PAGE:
Japan 2015 - Kyoto

This post was written a day late because, shockingly, the airport where I'm currently sitting is more comfortable and has better wifi than where I was staying last night. After my fun evening out in Himeji, I set off early in the morning to get to Kyoto as soon as I could. It was set to be a long journey, and I was anxious to be there for as long as possible. Kyoto is famous for its beauty and abundance of historical and traditional features. A fellow traveller I met in Himeji had told me that even though he'd spent three days there he wished it could have been longer. I'd seen pictures of its famous rows of torii gates, they've featured in anime and films and I couldn't wait to find them and soak up their serene presence. One of my favourite tracks from the band AIR is called Alone in Kyoto, I urge you to look it up, and was written for the film 'Lost in Translation' as the protagonist wonders around the quiet streets. So, with all that in mind, I was well ready for a great day, so long as I could fit it all in. I was prepared to return the day after if need be, but that would be tight. On my way through Himeji, bright and early, it was lightly misty, the sakura trees were dropping pink petals everywhere, and I saw a couple of interesting things. A heron landed on a tree ahead of me on a path, and I managed to snap it flying away as I approached:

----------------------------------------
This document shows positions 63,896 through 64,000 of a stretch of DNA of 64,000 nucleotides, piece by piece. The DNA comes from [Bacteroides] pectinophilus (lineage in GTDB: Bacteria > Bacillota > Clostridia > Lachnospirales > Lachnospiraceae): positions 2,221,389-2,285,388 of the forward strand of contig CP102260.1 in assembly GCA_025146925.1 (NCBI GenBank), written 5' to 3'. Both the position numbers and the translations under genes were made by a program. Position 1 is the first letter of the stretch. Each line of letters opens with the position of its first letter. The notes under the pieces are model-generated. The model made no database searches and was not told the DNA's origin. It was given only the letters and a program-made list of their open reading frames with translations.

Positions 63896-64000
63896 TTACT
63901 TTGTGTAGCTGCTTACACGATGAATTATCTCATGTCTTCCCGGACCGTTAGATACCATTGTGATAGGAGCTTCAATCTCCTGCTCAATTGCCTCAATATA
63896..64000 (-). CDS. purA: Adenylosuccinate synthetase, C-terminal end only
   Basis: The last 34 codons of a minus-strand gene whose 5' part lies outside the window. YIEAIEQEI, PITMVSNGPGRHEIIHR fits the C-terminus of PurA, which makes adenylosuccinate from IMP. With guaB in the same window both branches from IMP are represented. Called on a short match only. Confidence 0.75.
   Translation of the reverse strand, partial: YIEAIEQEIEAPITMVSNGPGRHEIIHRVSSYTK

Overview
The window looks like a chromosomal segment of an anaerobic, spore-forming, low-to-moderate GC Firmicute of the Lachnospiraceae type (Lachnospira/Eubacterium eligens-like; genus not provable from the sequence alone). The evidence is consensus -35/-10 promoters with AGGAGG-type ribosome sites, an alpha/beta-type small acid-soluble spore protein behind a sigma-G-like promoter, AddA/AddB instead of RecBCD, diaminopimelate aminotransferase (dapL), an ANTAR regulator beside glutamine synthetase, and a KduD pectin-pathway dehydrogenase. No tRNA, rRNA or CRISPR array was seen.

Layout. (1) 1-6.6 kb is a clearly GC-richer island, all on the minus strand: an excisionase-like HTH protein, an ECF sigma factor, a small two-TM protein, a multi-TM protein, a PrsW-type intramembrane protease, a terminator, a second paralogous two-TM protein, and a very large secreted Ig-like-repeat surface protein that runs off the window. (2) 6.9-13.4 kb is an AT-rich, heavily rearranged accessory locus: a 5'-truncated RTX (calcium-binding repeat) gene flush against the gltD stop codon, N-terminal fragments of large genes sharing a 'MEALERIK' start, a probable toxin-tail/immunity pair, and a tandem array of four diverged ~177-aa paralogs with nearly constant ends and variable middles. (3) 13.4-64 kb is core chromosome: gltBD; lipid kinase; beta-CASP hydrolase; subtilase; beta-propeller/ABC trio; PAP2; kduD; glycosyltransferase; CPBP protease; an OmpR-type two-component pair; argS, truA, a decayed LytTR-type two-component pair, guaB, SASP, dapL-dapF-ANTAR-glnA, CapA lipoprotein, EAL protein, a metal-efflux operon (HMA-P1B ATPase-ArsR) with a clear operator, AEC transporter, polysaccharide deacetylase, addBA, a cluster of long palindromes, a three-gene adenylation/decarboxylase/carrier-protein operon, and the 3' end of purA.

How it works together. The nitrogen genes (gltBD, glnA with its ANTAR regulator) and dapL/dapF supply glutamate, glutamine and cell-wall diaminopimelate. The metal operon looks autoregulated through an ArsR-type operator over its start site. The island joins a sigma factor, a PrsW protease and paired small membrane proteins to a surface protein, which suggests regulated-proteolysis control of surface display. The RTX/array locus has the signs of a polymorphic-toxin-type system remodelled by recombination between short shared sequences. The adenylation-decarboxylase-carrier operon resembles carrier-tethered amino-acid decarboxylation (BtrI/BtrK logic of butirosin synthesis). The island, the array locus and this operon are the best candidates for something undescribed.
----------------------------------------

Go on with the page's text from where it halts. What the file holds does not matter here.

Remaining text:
And, being Monday, there were loads of school children, from 6 to 16, walking to their schools. Japanese schools have really smart uniforms and they were all walking on their own, from the train station where they'd alighted to their schools. It's so different to our schools!
After about two and a half hours on the trains, I arrived in Kyoto. In Japan, every train station has coin lockers where you can store luggage all day for 300 yen (£1.80); this has been really useful for me. I packed everything in a big backpack I borrowed from my sister, and it's naturally pretty heavy. I brought a second, lighter, backpack purely because I thought I might check the bigger one on the way home and use the smaller one as hand luggage, allowing me to bring back souvenirs. But as it happens that also let me carry only the bare essentials with me every day on my explorations! So, Kyoto. I was expecting everything I'd described above. A quiet, scenic, contemplative town. Sights like this waiting for those who knew the right places to go:
Well, when I first got out of the train station I was surprised to find myself in a pretty normal-looking modern town. There were wide roads with heavy traffic, tourists everywhere - and not the chinese tourists of Nara Park, but westerners looking very western.